Microaggressions are subtle words, cues and/or behaviors that insult, invalidate or exclude traditionally marginalized group members. The long-term effect of microaggressions can be a significant negative effect on one’s health.

    Multiculturalism: The presence of many distinctive cultures and the manifestation of cultural components and derivatives (e.g. language, values, religion, race, communication styles, etc.) in a given setting. Multiculturalism promotes the understanding of, and respect for cultural differences, and celebrates them as source of community strength. Multiculturalism is also defined as a set of programs, policies and practices that enable and maximize the benefits of diversity in a school community or organization.

    Privilege: Systemic favoring, enriching, valuing, validating and including of certain social identities over others. Individuals cannot “opt out” of systems of privilege; rather, these systems are inherent to the society in which we live.

    Race: A social construct that divides people into groups based on factors such as physical appearance, ancestry, culture, history, etc.; a social, historical and political classification system.

    Racism: A system of advantage based on race. This advantage occurs at the individual, cultural and institutional levels.  Racism can also be defined as prejudice plus power.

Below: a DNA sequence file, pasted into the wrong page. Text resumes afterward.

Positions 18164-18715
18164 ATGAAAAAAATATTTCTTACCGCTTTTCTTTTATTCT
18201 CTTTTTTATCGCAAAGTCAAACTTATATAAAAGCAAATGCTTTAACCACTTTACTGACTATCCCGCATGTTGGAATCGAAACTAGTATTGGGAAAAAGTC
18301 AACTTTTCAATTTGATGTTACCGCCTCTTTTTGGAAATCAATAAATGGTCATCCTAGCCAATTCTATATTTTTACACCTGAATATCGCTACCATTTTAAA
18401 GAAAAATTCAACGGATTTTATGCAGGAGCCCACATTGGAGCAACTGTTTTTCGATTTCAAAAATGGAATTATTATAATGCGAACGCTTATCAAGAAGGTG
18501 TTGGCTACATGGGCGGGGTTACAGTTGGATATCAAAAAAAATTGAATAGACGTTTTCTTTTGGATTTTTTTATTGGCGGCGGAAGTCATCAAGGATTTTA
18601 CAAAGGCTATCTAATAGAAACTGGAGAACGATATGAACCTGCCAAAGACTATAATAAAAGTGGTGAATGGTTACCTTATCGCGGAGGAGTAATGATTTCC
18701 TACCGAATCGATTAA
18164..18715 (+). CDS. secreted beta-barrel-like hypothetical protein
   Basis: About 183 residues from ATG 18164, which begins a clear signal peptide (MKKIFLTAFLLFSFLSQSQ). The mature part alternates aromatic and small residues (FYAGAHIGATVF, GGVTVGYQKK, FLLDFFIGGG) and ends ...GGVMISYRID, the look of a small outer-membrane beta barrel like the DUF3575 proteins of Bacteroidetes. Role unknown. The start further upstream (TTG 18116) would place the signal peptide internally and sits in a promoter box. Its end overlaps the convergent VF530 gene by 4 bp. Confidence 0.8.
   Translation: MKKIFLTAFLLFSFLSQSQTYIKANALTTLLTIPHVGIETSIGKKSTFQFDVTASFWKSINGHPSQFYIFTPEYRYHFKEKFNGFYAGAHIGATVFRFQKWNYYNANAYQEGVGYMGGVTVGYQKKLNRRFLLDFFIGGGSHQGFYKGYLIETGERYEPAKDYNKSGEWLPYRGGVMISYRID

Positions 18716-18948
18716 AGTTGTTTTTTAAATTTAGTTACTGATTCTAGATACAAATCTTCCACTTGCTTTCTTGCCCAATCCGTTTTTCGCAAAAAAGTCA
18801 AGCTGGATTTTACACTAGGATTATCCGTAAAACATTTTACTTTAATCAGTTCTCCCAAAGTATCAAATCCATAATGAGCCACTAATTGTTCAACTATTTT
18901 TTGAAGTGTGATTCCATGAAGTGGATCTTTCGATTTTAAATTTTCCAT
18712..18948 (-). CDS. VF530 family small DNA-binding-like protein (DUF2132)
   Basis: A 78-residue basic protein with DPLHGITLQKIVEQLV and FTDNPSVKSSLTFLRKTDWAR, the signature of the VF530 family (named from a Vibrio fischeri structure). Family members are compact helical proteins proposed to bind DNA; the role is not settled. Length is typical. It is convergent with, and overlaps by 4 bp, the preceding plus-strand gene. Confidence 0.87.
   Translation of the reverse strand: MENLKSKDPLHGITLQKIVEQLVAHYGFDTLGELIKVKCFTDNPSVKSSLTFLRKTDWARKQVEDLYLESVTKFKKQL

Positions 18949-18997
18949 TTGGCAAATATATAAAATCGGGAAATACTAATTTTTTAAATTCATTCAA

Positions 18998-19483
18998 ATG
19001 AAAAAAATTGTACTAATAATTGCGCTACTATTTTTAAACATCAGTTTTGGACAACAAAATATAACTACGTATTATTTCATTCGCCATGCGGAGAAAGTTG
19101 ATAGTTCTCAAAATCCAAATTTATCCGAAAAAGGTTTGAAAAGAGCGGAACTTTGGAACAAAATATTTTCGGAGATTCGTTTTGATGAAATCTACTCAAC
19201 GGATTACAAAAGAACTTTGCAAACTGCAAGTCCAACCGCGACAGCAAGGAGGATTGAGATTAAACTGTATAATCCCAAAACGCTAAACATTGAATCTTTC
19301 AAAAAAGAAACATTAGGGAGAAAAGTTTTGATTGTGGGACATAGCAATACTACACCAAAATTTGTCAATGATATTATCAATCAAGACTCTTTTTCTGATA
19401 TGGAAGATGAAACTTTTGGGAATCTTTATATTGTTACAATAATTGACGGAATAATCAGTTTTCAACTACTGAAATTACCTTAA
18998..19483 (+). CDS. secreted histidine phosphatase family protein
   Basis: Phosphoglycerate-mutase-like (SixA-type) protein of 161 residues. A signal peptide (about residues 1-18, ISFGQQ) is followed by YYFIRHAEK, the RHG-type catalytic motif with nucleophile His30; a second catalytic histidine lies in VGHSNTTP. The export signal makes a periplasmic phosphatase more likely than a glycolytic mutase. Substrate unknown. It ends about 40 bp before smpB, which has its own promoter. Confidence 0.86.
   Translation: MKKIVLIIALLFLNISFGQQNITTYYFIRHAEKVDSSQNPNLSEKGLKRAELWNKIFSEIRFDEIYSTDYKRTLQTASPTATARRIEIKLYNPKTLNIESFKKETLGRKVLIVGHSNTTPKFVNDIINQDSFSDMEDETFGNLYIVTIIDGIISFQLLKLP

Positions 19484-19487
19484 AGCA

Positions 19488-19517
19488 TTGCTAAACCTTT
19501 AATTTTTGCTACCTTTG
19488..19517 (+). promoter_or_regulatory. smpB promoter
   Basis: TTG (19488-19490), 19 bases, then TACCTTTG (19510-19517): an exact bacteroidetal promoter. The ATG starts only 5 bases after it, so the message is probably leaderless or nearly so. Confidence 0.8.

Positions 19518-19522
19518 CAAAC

Sexual orientation: A concept referring to a person’s sexual desire in relation to the sex/gender to which they are attracted; the fact of being heterosexual, homosexual, bisexual, asexual or pansexual.

    Social class (as in upper class, middle class, working class): Refers to people’s socio-economic status, based on factors such as wealth, occupation, education, income, etc.

  • Contact Us

    Matthew Whitaker, Ph.D.
    Director – Office of Equity and Inclusion
    602-264-5291, ext. 6228

    Jonathan Londoño '10
    Parent and Student Advocacy and Outreach
    602-264-5391, ext. 6330
"Education is the most important weapon which you can use to change the world."
~ Nelson Mandela

Introduction to
"Our Way of Proceeding:
Standards & Benchmarks of Jesuit Schools
in the 21st Century"

The mission of the Society of Jesus… is a mission rooted in the belief that a new world of justice, love and peace needs educated persons of competence, conscience and compassion – men and women who are ready to embrace and promote all that is fully human, who are committed to working for the freedom and dignity of all peoples, and who are willing to do so in cooperation with others equally dedicated to the reform of society and
its structures.